Israeli intelligence officials did not mince words in describing the negative repercussions of President Donald Trump’s sharing secret information provided by Israel with the Russians. The Israelis’ “worst fears [were] confirmed,” an Israel intelligence source told BuzzFeed.
Here’s why revealing the details provided by Israel to the U.S. is so disturbing to Israelis.
1. Compromising Sources: The information provided by Trump to Russia’s foreign minister and its ambassador to Washington related to an ISIS plan to hide explosives on laptop computers taken onto to planes flying to America. How did Israel get this information? Probably by what is known as “humint” for human intelligence. In other words, agents on the ground and moles within ISIS. Knowing that such a human intelligence source exists will immediately burn the source and would likely put it in danger. Israel not only stands to lose a valuable source with inside knowledge on a terror group not far from its boarders, but will also face increased difficulty developing new similar sources.
2. Iran: Now that Russia has the information and can easily match it with other bits of intelligence it had collected to reveal the Israeli involvement, the Russians can pass this information on to their allies. And who are Russia’s allies? They include many countries less than friendly to Israel, and especially Iran. An Iranian back channel into highly sensitive information would be a dream come true for Tehran, and a realization of a nightmare for Israeli intelligence.
3. Intelligence cooperation with the U.S.: Israelis and Americans have always prided themselves for maintaining unprecedented intelligence sharing. America’s intelligence apparatus can offer Israel information any small country could only dream of, especially when it comes to spy-satellite imagery and to massive data collection operations. Israel brings to the table an impressive on-the-ground network and innovative technology. And this relationship, Israelis and Americans alike confirm, has been largely insulated from any political disagreements leaders of both countries may have had. Intelligence sharing grew deeper and stronger during the tense Obama-Netanyahu years. Now, there is a real threat that Israelis will lose trust in America and that this unique relationship will become limited in its scope.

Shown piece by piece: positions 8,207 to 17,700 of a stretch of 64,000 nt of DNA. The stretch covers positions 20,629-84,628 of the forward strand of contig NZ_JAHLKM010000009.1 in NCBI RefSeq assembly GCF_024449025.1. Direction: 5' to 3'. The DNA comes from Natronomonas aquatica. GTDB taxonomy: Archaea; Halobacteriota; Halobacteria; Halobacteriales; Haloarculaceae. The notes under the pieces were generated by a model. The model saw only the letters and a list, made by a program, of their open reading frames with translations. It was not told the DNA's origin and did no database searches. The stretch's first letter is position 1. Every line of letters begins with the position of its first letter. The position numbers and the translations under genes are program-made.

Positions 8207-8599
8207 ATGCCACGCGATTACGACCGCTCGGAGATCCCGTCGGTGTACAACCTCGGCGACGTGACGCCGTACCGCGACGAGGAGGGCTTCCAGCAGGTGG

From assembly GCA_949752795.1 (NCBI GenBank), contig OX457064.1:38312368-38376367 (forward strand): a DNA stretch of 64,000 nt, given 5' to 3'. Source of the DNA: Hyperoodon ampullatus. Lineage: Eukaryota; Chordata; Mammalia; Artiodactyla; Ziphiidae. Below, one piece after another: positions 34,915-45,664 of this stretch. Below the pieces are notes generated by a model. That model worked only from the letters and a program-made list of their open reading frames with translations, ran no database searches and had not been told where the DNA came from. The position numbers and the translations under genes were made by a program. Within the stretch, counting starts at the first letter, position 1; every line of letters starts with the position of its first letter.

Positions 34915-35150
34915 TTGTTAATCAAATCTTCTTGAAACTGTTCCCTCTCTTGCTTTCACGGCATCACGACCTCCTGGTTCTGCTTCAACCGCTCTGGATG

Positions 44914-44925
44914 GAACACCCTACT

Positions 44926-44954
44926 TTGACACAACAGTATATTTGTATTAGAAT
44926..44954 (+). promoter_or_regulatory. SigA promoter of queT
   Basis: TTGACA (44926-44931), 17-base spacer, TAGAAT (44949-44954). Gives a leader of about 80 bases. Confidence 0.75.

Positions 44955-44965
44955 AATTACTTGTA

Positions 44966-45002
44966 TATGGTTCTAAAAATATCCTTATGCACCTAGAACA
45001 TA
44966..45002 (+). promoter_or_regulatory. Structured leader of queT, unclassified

4. Israel has more to lose: While Israel is clearly a valuable asset to American intelligence, it is still the junior partner in this relationship. Inserting suspicion and new limitations into the two countries’ agreement will harm Israel more than America, especially since Israel does not have the ability to replace the U.S. with any other intelligence power of its magnitude. The United States rewarded Israel’s valuable information with access to other American intelligence programs. If Israel begins to think twice before passing on its most sensitive information, American intelligence will do the same, stripping Israel’s security from some of its most valuable tools.
5. An embarrassment for Netanyahu: Prime Minister Netanyahu has gone out of his way to praise Trump, to adhere to his requests and even to serve as his unofficial apologist. When Trump asked Israel to curb settlement building, Netanyahu was forthcoming. When Trump got in trouble for a belated response to anti-Semitism, Netanyahu was there to bail him out. And only this week, when the Trump administration made a scene over the Western Wall, Netanyahu was the first to say the officials’ claim that the place is not under Israeli sovereignty did not reflect the views of President Trump.
Now comes Netanyahu’s greatest challenge - can he stand up to Israel’s security establishment and defend Trump’s revealing of Israeli secrets? This is a tall order, even for a prime minister who has already demonstrated his ability to nimbly defend an unpredictable American president.
Nathan Guttman staff writer, is the Forward’s Washington bureau chief. He joined the staff in 2006 after serving for five years as Washington correspondent for the Israeli dailies Ha’aretz and The Jerusalem Post. In Israel, he was the features editor for Ha’aretz and chief editor of Channel 1 TV evening news. He was born in Canada and grew up in Israel. He is a graduate of the Hebrew University of Jerusalem. Contact Nathan at firstname.lastname@example.org, or follow him on Twitter @nathanguttman